Radical Detachment

Linda Besemer's Subversive Abstraction

Linda Besemer speaking at the Kleefeld Contemporary, 2022. Photo by Thomas R. Cordova.

A 2022 Guggenheim Fellow, Los Angeles-based artist Linda Besemer (she/they) has been pushing the limits of painting since the early 1990s. The "detachables," as Besemer calls them, are works created from the 1990s and into the 2000s that comprise a host of forms and methods but all share a remarkable element of construction: the absence of any underlying surface. The present lot, Fold #19, is among Besemer's earliest "fold" paintings; in this series, Besemer applied paint to a surface and then peeled it away for a flexible painting that could then be hung over a supporting rod.

Reflecting on Besemer's 2022 retrospective, StrokeRollFoldSheetSlabGlitch at the Kleefeld Contemporary, critic Christopher Knight noted, "This is painting as paint, nothing more, which opened up a surprisingly complex set of considerations." For Besemer, those questions relate both to the history of abstract art as well as broader considerations of gender and binary modes. As the Kleefeld Contemporary exhibition text put it, the paintings become "disengaged from underlying discourse about systemic patriarchal inequities equated with the figure/ground binary." In their most recent work, Besemer has integrated the digital glitch into their probing of painting's subversive possibilities, asking "is a glitch an unremarkable disruption of digital programming, or can it be a formal catalyst for critical and political intervention?"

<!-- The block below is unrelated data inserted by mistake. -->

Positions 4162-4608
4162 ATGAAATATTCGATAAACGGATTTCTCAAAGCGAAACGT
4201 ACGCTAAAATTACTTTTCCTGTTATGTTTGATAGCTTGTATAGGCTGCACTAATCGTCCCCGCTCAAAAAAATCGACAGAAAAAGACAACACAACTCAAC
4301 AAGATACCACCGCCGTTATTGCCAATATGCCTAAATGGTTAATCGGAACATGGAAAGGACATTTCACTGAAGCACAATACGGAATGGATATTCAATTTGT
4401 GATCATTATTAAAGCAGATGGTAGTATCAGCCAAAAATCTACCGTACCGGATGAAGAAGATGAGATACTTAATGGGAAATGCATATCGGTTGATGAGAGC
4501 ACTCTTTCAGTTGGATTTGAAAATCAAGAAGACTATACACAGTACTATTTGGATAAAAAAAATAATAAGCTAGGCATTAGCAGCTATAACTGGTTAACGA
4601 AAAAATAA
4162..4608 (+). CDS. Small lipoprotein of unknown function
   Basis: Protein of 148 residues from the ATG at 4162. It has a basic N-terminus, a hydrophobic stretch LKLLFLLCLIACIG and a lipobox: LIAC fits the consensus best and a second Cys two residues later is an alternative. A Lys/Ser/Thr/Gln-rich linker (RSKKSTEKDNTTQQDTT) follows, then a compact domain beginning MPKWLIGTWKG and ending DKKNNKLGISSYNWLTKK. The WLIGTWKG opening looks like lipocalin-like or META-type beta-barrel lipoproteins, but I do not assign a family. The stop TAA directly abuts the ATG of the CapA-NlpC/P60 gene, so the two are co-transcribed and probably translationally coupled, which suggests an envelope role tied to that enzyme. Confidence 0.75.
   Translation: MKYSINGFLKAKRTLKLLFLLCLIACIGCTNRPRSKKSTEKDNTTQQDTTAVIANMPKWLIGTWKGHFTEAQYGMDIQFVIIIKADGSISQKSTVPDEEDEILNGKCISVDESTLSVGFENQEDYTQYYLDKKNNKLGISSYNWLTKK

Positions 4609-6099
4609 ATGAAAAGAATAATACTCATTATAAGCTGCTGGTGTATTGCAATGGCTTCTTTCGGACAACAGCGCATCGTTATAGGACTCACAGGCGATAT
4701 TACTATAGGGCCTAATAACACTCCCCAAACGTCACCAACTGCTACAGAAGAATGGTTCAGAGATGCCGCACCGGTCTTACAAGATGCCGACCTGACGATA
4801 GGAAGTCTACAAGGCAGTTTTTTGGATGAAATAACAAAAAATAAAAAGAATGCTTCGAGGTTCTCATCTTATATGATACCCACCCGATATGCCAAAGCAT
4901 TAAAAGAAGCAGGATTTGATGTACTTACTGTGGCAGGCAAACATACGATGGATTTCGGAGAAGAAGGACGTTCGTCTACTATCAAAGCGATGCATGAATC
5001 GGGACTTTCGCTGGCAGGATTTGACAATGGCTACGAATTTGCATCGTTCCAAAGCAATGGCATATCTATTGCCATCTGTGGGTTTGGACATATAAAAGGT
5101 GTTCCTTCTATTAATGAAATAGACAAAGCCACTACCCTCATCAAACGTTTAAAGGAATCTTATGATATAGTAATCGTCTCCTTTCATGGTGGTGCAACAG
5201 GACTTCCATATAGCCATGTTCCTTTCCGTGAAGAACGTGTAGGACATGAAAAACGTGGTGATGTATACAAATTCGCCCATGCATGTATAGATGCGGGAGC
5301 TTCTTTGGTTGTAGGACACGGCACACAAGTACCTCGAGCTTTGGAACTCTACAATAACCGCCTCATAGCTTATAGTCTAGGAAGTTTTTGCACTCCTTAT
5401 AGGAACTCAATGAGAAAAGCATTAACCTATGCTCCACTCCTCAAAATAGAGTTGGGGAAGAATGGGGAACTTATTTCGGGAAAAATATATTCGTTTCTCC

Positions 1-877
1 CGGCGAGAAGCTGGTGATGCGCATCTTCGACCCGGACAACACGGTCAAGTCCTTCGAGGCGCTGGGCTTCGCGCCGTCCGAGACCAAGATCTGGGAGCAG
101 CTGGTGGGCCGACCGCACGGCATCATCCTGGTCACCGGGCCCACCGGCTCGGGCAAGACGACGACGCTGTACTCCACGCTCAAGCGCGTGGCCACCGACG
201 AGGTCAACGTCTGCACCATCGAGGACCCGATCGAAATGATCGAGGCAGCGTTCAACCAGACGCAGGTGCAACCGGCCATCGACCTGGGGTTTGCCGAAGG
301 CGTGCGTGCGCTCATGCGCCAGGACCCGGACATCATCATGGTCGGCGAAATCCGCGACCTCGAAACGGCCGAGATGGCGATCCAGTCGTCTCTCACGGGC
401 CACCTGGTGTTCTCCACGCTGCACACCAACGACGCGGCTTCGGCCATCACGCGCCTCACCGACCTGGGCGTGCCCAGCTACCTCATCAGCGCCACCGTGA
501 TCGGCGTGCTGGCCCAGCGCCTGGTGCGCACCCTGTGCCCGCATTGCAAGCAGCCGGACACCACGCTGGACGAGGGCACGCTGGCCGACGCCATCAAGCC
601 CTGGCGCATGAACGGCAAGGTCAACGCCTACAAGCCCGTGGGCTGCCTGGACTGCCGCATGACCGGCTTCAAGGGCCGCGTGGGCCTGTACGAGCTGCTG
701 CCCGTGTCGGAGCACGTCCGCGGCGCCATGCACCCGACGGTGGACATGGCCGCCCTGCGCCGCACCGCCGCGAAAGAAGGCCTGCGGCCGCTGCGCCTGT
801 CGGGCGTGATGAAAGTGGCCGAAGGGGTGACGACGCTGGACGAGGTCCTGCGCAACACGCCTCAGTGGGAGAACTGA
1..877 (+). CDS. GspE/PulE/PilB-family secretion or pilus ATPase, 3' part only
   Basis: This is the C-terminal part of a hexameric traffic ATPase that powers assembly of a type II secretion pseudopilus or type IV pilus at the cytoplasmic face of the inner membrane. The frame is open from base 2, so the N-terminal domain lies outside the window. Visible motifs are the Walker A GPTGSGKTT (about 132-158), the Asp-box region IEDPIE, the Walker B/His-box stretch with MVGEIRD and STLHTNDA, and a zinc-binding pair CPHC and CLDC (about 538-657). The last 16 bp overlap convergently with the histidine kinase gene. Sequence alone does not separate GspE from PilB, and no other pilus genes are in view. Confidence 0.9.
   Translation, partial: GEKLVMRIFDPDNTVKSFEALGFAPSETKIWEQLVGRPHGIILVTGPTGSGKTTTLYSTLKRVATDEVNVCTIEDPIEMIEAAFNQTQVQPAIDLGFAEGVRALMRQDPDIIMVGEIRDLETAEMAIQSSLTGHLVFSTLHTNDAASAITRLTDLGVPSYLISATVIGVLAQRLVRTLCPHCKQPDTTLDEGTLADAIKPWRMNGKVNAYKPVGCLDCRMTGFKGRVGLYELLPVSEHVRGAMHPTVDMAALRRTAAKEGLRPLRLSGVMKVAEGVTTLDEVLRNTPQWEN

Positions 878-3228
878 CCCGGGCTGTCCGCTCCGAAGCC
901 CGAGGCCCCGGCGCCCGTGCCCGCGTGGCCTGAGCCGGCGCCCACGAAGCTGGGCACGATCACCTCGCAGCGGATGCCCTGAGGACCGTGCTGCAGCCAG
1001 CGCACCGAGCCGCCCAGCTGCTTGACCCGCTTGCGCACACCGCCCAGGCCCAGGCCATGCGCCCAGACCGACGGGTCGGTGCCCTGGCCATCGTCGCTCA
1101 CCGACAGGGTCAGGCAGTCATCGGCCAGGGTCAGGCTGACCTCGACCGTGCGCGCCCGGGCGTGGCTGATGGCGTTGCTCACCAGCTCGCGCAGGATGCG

Besemer is represented by Vielmetter Los Angeles and has works in the permanent collections of the Los Angeles County Museum of Art and the Whitney Museum of American Art, among others.